Whist not quite zombies by the usual definition, the infected certainly fall into the same category given there’s no real alternative nametag. Boyle’s rage-infected humans charge forward in a hyperactive, frenzied state, able to sprint, leap and do things that the usual slow-moving shuffling walking dead can’t do. It gives them a unique presence, something that Zack Snyder’s Dawn of the Dead remake was quick to capitalise on a few years later. The scenes with the infected work far better than they should, given Boyle’s preference to shoot a lot of the film with an eerie peace and tranquillity. After all, why would there be a lot of background noise in the world when pretty much everyone is dead? The snarls and roars of the infected are made twice as scary when they pierce through the silence – you might not see them, but you can hear them coming. They also don’t need to eat brains either, which just turns them into savage killers with no rhyme or reason for doing what they do.

Cillian Murphy went on to do a lot better after this, starring in films such as Batman Begins, Inception and Dunkirk, and probably most famously now as the lead role in BBC TV show Peaky Blinders. He’s great in the lead role here, pretty much stumbling around in confusion and not having much of a clue as to what is going on. Strong support comes from Naomie Harris and Brendan Gleeson. Christopher Eccleston, who would go on to star in the revamped version of Doctor Who, appears just over half-way through as the leader of a bunch of soldiers holed up in a country mansion for protection.

It’s at this point where 28 Days Later is let down by its final third, as the story heads off in a slightly different direction to everything that came before it. I guess Boyle thought he needed to up the action ante in the film’s climax as the narrative becomes the generic men with guns vs ‘zombies’ shoot-out and all mayhem comes to the fore as the walls of the mansion are breached. Given this is what happens in a large majority of zombie films towards the end, 28 Days Later is hardly in unfamiliar territory, especially with the whole ‘humans are worse than zombies’ undercurrent. But we do care about the main characters by this point and, some plot armour moments aside, you will be rooting for their survival.


28 Days Later has become something of a modern-day standard bearer by which recent zombie films have been measured against and there’s a good reason for that – it’s one of the best to come out of the genre for a long time. Though far from perfect, Boyle’s horror film is full of moments of peace and tranquil beauty, juxtaposed with kinetic energy and raw savagery, keeping tension and suspense high and audiences on tender hooks. Bleak, pessimistic and a whole lot of perverse fun for genre fans.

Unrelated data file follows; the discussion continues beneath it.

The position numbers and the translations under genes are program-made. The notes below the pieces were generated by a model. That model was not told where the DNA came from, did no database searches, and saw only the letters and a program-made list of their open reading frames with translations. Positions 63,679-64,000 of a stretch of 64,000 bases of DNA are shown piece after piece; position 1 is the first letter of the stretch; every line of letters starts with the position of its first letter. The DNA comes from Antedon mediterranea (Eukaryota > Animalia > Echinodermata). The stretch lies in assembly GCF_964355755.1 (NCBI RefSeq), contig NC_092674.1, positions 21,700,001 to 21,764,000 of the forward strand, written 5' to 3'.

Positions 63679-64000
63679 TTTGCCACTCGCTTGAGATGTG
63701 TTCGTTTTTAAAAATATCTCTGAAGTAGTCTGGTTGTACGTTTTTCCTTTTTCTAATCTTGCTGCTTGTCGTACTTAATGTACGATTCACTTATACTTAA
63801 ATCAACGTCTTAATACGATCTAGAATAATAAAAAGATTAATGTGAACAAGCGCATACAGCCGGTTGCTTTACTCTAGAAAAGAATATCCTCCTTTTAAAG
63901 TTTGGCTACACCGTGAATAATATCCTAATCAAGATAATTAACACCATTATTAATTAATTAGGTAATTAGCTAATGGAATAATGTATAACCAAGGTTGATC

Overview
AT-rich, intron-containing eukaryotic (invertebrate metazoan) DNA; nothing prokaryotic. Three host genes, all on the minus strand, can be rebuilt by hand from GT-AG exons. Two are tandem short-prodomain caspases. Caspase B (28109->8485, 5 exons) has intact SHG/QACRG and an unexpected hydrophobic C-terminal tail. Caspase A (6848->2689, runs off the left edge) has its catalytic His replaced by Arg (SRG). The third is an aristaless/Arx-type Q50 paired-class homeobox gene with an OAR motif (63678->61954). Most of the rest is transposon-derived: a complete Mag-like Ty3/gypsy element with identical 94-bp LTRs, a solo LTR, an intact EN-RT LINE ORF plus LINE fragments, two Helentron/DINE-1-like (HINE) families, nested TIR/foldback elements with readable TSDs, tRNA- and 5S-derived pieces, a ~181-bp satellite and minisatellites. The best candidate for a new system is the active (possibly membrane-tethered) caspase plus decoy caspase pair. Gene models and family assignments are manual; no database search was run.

Monster Man (2003)

Monster Man (2003)

On this highway, the roadkill is HUMAN!

Friends Adam and Harley head off on a cross-country drive so they can both confess their love to the girl of their dreams before she gets married. But an encounter on the road with a monster truck-driving maniac sends their trip spiralling into a nightmare.


Duel and Jeepers Creepers have more than a little influence on Monster Man, a horror-comedy which charts familiar territory for anyone who has seen either of the former, as well as a host of backwoods horror films like The Hills Have Eyes and The Texas Chain Saw Massacre. A small, modestly budgeted production made by people who clearly have some understanding and love for the genre, it is low brow pandering to the specific demographic of its male audience but has plenty of heart to go along with the trash.

Monster Man opens with a brutal head-in-a-vice moment which threatens to set the stall of the narrative out seriously, but it quickly switches into its more relaxed buddy movie set-up. You will have to sit through a fair bit of character development to begin with before the film begins to move into gear so sit with it. The characters aren’t that great but they’re not ‘switch off the TV’ material. What follows is a succession of familiar set pieces in familiar locations – the rest stop outhouse, the redneck diner, the sleazy motel and the backwoods town all appear at some point. There’s no real originality here so the success of the film all depends on the manner in which the material presented. Thankfully, Monster Man delivers it with plenty of zest and energy, moving things along at a fast pace and delivering plenty of entertainment in its running time without any major down time.